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Re: Claim to faim
> To: firstname.lastname@example.org
> Subject: Re: Claim to faim
> Organization: Design Software Group, Parametric Technology Corporation
> Date: Thu, 30 Apr 1998 21:39:13 -0600
> From: Rich Thomson <email@example.com>
> This sounds like the WATCH/FORCE duo of priv utilities that I got in
> trouble over :). I used FORCE to type what seemed like "line noise"
> and spurious erase characters into a high school user's input stream.
> I remember looking at the source code for this -- all these magic
> PEEKs at various locations in the system area (had to be priveleged to
> do that) to read the I/O buffers and POKEs at other magic locations to
> insert your keyboard input into the victim's input buffers. Now that
> I think about this, is there any legitimate reason for a program like
These may have been later codifiations of the thing - whether Delta
code or stuff later included with RSTS. I thought "force" later became
a fairly simple sys function, though watching still required real-time
dancing. There were some uses for "force" - it was a potentially a
polite way to log someone out, or a way to force a save of their workspace
> Tangent: I remember Ron Dozier explaining how BASIC-PLUS code was
> really compiled internally into "push-pop code" and that everything we
> wrote in BASIC-PLUS was really executed as a stack machine. Gee,
> sounds just like Java with its virtual machine instructions derived
> from C++-ish object-oriented code, huh? The more things change, the
> more they stay the same. :)
Yeah, it was actually pretty cool. I wrote a push-pop disassembler
and tried to do an "assembler" but never got that far with it. It
would have allowed some neat tricks with mapping strings to arbitrary
places (like the FIELD statement), but like many interesting
little project there was never time, discipline or skills to actually
put it off at the time. It's one thing to understand stuff and tweak
it, creation requires more time/experience and we weren't always up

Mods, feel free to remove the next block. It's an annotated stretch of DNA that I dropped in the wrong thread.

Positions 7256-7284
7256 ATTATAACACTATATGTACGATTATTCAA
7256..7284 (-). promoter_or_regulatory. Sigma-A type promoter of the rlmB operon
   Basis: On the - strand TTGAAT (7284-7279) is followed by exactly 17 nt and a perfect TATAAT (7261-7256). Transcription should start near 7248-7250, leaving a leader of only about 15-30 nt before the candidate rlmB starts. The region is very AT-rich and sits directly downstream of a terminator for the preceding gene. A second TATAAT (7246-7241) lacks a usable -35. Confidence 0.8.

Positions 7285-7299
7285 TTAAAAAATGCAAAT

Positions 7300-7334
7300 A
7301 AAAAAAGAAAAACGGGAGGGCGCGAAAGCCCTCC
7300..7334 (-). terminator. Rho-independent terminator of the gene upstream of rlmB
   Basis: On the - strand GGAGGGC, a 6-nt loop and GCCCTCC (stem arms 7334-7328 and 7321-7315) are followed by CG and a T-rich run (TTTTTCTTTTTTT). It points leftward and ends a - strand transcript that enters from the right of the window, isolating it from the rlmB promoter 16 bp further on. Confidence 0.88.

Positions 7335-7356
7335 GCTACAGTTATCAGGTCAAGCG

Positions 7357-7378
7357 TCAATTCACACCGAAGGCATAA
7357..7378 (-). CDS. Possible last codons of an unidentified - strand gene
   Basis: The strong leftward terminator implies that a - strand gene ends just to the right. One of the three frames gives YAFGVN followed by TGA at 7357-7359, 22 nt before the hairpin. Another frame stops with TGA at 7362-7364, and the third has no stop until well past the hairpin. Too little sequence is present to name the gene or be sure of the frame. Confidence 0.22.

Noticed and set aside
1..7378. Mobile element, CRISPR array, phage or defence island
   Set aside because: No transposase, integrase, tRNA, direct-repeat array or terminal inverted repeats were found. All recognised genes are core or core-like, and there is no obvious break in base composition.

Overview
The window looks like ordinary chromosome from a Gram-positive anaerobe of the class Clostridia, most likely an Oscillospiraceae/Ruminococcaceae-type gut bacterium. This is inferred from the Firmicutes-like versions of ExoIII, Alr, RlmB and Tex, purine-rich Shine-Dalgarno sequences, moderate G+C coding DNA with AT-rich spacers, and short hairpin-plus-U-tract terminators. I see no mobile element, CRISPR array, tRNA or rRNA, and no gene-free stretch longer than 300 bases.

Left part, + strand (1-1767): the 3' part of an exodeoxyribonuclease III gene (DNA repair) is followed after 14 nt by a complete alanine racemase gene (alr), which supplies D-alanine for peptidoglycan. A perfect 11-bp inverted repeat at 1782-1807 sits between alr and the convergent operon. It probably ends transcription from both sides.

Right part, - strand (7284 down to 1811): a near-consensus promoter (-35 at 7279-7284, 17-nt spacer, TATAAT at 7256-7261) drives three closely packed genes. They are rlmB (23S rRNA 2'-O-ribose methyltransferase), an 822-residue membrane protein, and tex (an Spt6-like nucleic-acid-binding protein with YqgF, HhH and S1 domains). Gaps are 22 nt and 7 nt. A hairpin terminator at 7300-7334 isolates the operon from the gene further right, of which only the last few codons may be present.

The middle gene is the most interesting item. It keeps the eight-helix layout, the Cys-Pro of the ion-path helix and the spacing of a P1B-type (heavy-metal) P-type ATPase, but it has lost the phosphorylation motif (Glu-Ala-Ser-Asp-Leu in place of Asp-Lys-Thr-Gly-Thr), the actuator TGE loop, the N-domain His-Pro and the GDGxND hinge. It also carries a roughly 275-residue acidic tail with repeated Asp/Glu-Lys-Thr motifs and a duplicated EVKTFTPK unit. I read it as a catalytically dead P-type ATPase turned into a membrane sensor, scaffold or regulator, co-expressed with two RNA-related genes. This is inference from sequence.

> > Another thing they did was work with the FE to install "memory protect"
> > switches on each of the memory modules that held the system stuff.
> Hey! That reminds me, what was the name of the DEC field engineer who
> would periodically come down to fix our broken DECwriters? I'm
> drawing a complete blank on the guy's name, but he was friendly and
> apparently had a certain fondness for DELTA.
Well, the only one I remember by name was Wayne Gaskell. I think he
later became the district service manager then moved on. He was pretty
cool with us, friendly and also had a built-from spares PDP-11 at home
if I recall. There were probably others...
> Lots of people have mentioned Teresa Green in one way or another, but
> I'm sorry to say that she draws a complete blank in my mind. I guess
> she was out of the picture by the time things moved to Willard Hall, or
> I was just too unimportant to be of any concern to her? (I have a
> distinct memory of being constantly dismissed because I was "just some
> kid" -- I think that's a direct quote from Uffelman!) The only memory
> I have is of Ed Jones mentioning her -- but I can't even remember what
> he said or what context in which the conversation took place.
Well, the parting of Delta from Teresa apparently wasn't with out some
trauma, but I'm surprised there weren't more Teresa stories floating
around. She *was* Delta in the eyes of the early Deltoids (not that
we use the term back then). I'm don't really recall the organizational
history of Delta, but at the time I got involved it was being funded
by the Delaware School Auxilliary Association (DSAA). This was a group
that basically funneled DuPont family and other charitible contributions
into worthwhile school projects. Teresa was the project director and
presumably founder. None of the students involved really had exposure
to the DSAA or politics involved, though there might have been a
dog&pony presentation in there somewhere.
So anyway, Teresa was the boss and final authority for the students
involved. She was generally fair and easy to work with, but also
had high expectations and standards that more than a few would-be
Deltoids failed to meet and were cast away. I think this may have
contributed to the "exclusive" nature of the beast, as it lead to
a them&us relationship between the core group, the contact students
and lowly users, but as others have mentioned that may also have been
just the ordinary teen status/clique/ego-trip thing in play.
She was also quite serious about responsiblity and the contractual
issue with DEC, the "source code" was like the holy grail and nobody
was going to get away with a copy. I remember starting to keypunch(!)
in parts of it so that we could do our own builds from source and
getting my finger severly slapped.
At the time, we had decwriters and a Datapoint 2200 "Glass TTY",
soon to be replaced by a VT05 (with cursor control!!!), and
shuffling cards seem like a much better prospect than the on-line
editors for the task...